• Hawkins set the standard for the tenor saxophone, and showed how it could be used for virtuoso performance; Murray explored its outer limits playing outside its conventional range.
• They both escaped what they saw as a restricted Jazz scene in New York to live in Paris and Northern Europe, playing with a diverse musicians and absorbing musical ideas from outside Jazz.
• They both played a pivotal role in constituting a new sense of what Jazz improvisation and group interaction was.

Unlike Murray, though, Hawkins achieved both critical and popular success. His recording of ‘Body and Soul’ was a commercial lucrative release, and a mainstay of black jukeboxes and white jazz aficionados’ record collections. It is also one of the most analysed of Jazz recordings.

Murray is very aware of Hawkins’ importance, and of his Body and Soul recording. The song is the most recorded piece by Murray [six times in my sample]. It was the first standard he recorded in 1978 when he produced a solo rendition, and while he played nearly 20 John Coltrane compositions, many tunes associated with other tenor players, and dozens of standards once or twice, he came back to the Body and Soul in 1983, and produced four versions of it in the early 1990s.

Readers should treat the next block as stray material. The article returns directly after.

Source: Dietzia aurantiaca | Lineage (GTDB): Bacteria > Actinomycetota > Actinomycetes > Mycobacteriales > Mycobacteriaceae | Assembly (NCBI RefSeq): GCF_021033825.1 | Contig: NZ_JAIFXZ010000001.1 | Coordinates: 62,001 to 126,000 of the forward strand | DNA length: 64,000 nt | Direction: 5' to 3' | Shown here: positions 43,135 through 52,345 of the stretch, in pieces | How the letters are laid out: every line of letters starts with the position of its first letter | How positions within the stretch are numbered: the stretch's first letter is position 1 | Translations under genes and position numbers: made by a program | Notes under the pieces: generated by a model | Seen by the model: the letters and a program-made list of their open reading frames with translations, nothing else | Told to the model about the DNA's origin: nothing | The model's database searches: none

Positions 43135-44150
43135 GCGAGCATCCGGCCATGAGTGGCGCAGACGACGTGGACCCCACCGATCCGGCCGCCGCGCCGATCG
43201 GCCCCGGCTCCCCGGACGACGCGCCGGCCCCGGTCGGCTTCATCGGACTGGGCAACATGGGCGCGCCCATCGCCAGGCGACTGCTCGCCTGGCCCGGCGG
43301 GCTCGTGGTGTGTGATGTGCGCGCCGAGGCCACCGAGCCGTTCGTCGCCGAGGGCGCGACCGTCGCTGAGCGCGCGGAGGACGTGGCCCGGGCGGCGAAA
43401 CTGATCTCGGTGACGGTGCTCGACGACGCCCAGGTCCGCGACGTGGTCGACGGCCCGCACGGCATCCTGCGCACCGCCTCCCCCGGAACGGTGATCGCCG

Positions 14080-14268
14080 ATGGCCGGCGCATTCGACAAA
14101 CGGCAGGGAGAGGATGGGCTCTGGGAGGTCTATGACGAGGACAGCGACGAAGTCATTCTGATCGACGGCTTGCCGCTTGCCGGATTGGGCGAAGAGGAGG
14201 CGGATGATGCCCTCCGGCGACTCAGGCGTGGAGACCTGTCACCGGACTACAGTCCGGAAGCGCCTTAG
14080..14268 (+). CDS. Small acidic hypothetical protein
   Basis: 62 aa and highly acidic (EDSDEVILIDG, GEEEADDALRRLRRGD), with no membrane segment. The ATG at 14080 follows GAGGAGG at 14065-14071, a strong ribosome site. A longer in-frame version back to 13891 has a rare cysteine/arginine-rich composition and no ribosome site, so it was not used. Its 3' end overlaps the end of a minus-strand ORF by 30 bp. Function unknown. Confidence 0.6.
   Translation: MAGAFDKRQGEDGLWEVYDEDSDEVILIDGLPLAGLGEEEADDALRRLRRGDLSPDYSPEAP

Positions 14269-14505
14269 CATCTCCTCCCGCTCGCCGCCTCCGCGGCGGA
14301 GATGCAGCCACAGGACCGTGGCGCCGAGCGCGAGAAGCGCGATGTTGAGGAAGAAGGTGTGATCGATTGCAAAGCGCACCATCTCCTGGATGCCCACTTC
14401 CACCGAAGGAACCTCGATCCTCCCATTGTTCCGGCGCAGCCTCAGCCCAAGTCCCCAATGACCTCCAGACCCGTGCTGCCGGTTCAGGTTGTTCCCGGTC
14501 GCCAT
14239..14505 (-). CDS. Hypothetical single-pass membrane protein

February 1978 solo live on Organic Saxophone [1978] Palm 31
September 1983 Quartet on Morning Song [1984] Black Saint
December 1990 Quartet as The Bob Thiele Collective on Sunrise Sunset [1992] Red Barron
May 1990 duo with pianist George Arvanitas on Tea for Two [1991]
April 1991 duo with pianist Aki Takase on Blue Monk [1991]
February 1993 Quartet with vocalist Taana Running on Body and Soul [1994]

In this later period Murray’s output is at its most eclectic, and by the middle of the decade he had moved to Paris, and began recording extensively with African and Caribbean musicians.

DeVeaux locates an idea of progress as central to African American culture of the later 19th century and well into the 20th. It is particularly important in the rhetoric of black self-help philosophy of African American leaders like Booker T Washington, where individual self improvement and communal collaboration were seen as the means through which the race could progress. Craig Werner has suggested that we can identify a Jazz impulse in African American society in which the past is remade into multiple possibilities. He cites Ralph Ellison’s notion of Jazz as a constant process of redefinition on three levels of individuality, community and tradition [Shadow and Act].

These are important ideas to understand Murray’s music and career, and his place in a wider culture and political economy.

To trace the “practices, values and commitments” that DeVeaux highlights I intend to divide Murray’s career broadly into four parts:

1. The 1970s characterised by Murray’s move from the West Coast world of college and Black Arts movements to New York’s loft scene and European festivals.